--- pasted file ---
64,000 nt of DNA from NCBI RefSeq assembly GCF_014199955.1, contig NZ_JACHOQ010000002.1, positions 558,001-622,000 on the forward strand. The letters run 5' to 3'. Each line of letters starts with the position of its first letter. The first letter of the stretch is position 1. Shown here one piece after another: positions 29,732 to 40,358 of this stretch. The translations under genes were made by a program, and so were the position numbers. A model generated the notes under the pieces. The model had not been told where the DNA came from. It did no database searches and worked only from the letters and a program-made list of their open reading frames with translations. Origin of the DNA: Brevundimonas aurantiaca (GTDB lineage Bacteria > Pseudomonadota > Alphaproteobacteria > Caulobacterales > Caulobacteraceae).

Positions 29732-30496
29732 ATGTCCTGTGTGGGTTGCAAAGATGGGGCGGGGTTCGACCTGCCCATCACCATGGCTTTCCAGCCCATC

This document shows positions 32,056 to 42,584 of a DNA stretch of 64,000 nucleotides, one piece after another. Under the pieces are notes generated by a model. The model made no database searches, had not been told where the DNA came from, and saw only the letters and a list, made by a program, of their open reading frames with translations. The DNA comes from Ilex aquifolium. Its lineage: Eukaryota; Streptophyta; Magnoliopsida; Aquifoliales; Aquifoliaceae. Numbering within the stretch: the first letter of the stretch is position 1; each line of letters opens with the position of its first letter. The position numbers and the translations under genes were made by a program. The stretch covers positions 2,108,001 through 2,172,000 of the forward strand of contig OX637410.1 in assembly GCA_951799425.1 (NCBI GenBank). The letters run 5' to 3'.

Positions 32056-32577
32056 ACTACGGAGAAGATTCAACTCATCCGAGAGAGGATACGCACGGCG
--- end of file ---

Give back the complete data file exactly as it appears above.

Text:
64,000 nt of DNA from NCBI RefSeq assembly GCF_014199955.1, contig NZ_JACHOQ010000002.1, positions 558,001-622,000 on the forward strand. The letters run 5' to 3'. Each line of letters starts with the position of its first letter. The first letter of the stretch is position 1. Shown here one piece after another: positions 29,732 to 40,358 of this stretch. The translations under genes were made by a program, and so were the position numbers. A model generated the notes under the pieces. The model had not been told where the DNA came from. It did no database searches and worked only from the letters and a program-made list of their open reading frames with translations. Origin of the DNA: Brevundimonas aurantiaca (GTDB lineage Bacteria > Pseudomonadota > Alphaproteobacteria > Caulobacterales > Caulobacteraceae).

Positions 29732-30496
29732 ATGTCCTGTGTGGGTTGCAAAGATGGGGCGGGGTTCGACCTGCCCATCACCATGGCTTTCCAGCCCATC

This document shows positions 32,056 to 42,584 of a DNA stretch of 64,000 nucleotides, one piece after another. Under the pieces are notes generated by a model. The model made no database searches, had not been told where the DNA came from, and saw only the letters and a list, made by a program, of their open reading frames with translations. The DNA comes from Ilex aquifolium. Its lineage: Eukaryota; Streptophyta; Magnoliopsida; Aquifoliales; Aquifoliaceae. Numbering within the stretch: the first letter of the stretch is position 1; each line of letters opens with the position of its first letter. The position numbers and the translations under genes were made by a program. The stretch covers positions 2,108,001 through 2,172,000 of the forward strand of contig OX637410.1 in assembly GCA_951799425.1 (NCBI GenBank). The letters run 5' to 3'.

Positions 32056-32577
32056 ACTACGGAGAAGATTCAACTCATCCGAGAGAGGATACGCACGGCG